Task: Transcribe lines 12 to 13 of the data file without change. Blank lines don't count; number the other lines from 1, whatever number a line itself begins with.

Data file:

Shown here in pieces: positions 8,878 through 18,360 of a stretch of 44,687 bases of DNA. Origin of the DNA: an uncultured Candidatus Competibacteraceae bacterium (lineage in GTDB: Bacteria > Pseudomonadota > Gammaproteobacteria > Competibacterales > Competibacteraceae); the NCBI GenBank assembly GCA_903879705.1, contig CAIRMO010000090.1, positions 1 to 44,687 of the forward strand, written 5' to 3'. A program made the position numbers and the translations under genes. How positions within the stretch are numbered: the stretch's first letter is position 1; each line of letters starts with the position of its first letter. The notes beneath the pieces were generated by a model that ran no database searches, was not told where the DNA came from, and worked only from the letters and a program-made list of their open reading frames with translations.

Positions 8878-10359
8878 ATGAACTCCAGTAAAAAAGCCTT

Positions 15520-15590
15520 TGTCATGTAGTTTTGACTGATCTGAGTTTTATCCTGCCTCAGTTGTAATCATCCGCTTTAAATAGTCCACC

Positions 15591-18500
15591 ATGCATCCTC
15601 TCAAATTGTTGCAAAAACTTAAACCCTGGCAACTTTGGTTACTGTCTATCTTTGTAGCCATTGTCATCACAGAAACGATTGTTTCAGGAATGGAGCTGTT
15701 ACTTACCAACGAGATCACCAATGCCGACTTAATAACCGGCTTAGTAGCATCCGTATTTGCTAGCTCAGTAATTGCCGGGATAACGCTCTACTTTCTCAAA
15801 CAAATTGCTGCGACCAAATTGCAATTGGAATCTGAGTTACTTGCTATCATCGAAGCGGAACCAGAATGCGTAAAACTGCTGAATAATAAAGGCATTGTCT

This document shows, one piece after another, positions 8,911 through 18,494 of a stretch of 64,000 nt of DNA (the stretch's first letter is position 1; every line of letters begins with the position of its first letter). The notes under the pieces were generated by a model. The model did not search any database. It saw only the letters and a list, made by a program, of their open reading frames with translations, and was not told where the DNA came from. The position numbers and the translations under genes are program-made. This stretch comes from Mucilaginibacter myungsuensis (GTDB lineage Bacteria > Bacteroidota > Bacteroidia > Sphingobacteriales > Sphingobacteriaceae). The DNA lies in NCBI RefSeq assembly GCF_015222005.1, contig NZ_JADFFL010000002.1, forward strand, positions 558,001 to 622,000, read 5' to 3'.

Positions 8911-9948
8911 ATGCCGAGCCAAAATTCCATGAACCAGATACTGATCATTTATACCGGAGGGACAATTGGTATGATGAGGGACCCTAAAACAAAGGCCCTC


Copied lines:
Positions 8911-9948
8911 ATGCCGAGCCAAAATTCCATGAACCAGATACTGATCATTTATACCGGAGGGACAATTGGTATGATGAGGGACCCTAAAACAAAGGCCCTC